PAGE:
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Recapping the Twins' offseason with Baseball Trade Values

An interview with BTV founder John Bitzer

Seattle Mariners v Minnesota Twins
Minnesota got creative in balancing risk and reward in contracts with the top two picks of the 2012 MLB draft
Photo by Brace Hemmelgarn/Minnesota Twins/Getty Images

If you are like me, you probably incessantly visited the trade simulator on the popular (BTV) during the Twins’ frenetic post-lockout transaction spree. For those unfamiliar, BTV calculates the expected trade value for more than 2,700 active major and minor league players, offers a trade simulator engine that lets users propose all manner of trade scenarios involving up to three teams, and publishes unique articles and podcasts discussing actual baseball transactions.

BTV offers a high-level explanation of how it develops trade value estimates of major league and minor league players. Fundamental to those three-point estimates (high, median, low) is the concept of “surplus value,” which is simply the estimated on-field value of a player relative to the cost of that player to a team.

To estimate that value, BTV utilizes all manner of publicly available data, including actual performance data and concepts like Wins Above Replacement (WAR), combined with future projections and public-facing prospect scouting reports from places like FanGraphs and Baseball America. All of that is then adjusted to factor in estimates of injury, age-related risks, and other factors involving the baseball economic environment like cost inflation, years of contract control, positional scarcity, and arbitration salaries.

Their results are quite impressive in the aggregate. The site’s models have a 94.2% acceptance rate across the more than 300 real-life trades that have occurred since August 2019. For those interested in gaming out realistic trade scenarios that factor in real constraints that general managers consider, there is no better publicly available resource today than BTV.

I recently spent about an hour talking with John Bitzer, founder, and editor of BTV about a wide variety of topics regarding player valuation. Our macro-level conversation about the baseball economic environment was published at Pitcher List and John also spent some time sharing his perspective on the Twins’ recent transactions for Twinkie Town.

Our discussion is below and has been lightly edited for clarity.

Twinkie Town: John, thanks for taking the time to talk with me about the Twins’ offseason. Let’s start with a couple of higher-level questions before we dive into the specific moves.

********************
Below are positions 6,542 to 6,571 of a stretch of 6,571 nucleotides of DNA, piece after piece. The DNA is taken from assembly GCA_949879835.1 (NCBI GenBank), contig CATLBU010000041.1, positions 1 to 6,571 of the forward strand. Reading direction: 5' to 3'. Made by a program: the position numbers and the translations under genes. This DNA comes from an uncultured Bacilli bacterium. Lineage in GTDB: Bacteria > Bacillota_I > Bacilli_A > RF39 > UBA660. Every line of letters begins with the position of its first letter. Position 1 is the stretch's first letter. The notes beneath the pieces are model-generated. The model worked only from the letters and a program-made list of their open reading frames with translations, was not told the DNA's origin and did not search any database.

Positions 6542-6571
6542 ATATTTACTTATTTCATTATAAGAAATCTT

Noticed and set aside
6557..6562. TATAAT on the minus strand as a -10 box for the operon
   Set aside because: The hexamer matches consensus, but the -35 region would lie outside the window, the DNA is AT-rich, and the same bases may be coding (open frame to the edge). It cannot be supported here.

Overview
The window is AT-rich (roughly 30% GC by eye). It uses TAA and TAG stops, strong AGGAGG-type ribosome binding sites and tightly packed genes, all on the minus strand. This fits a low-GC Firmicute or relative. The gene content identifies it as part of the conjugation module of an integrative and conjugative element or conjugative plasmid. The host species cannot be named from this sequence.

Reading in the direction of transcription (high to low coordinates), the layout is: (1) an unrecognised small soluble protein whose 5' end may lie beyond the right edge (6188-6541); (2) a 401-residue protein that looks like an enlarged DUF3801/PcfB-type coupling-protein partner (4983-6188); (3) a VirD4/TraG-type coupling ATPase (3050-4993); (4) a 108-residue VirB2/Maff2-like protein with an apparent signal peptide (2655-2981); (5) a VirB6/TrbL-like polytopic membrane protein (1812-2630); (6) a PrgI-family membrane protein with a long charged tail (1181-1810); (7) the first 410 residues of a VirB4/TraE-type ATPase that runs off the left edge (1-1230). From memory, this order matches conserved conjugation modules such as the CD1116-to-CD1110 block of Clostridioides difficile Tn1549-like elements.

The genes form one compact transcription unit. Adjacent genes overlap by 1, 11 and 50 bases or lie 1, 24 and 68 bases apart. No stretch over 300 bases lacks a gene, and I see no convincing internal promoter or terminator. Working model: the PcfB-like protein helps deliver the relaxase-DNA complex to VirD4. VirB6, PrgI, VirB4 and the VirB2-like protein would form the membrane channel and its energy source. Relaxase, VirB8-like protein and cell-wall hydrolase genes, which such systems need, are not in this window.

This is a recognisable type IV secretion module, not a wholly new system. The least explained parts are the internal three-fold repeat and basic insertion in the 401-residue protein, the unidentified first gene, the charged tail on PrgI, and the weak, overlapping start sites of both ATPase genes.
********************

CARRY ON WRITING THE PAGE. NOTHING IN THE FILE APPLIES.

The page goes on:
How does BTV think the Twins’ current front office has done in its deals over the past five years?

Bitzer: Thanks for having me. We give the Twins a lot of credit because their trades have usually been really good. They are clearly disciplined in their approach and have taken advantage when things have kind of fallen to them both in selling and adding.

When they have been making trades or free agent signings they have usually been coming out quite favorably, at least on paper anyway. I think they are opportunistic. Maybe not being value-conscious in the sense that is their primary objective, although they do factor that in. They recognize a good deal. Last summer’s trade deadline is an example, we felt the Blue Jays overpaid for José Berríos.

Twinkie Town: Our fan community often talks about the free agent market and the trade deadline operating more like auctions. The team that wins the bidding might have to be willing to go above their objective valuations to “win”. We sometimes think the Twins are too disciplined (or risk-averse) and unwilling to go that extra step.

Bitzer: To the general point, yes, free agency is an auction model and whoever wins the bidding is paying the top of the fair market or a little bit over. If you think about it logically, in terms of trade value later, it means 29 other teams did not want to pay that much. So that’s going to have a little negative value because they overpaid a little bit to win the bid. That’s a typical auction model.

So, saying the Twins are so disciplined that they never want to overpay. Well… yeah. You might have seen my article a couple of weeks ago about overpays and underpays in the market. With Carlos Correa, I thought that was a really smart deal, a win-win for both sides, in the way it’s structured. Because Correa is worth more than what they paid him. So there is surplus value in that. And the risk was low because they structured it with a max of three years. They can afford that because they don’t have much on their books in future years.

Even in the worst-case scenario of injury or he does not perform to expectations and he sticks with them, they still only have a three-year commitment. But most likely they are going to get surplus value on that signing. And that’s a really good, disciplined thing that fell to them late in the offseason. That’s very smart.

Twinkie Town: What did you think of the Byron Buxton extension? That was a very tricky risk and reward balance to try to find.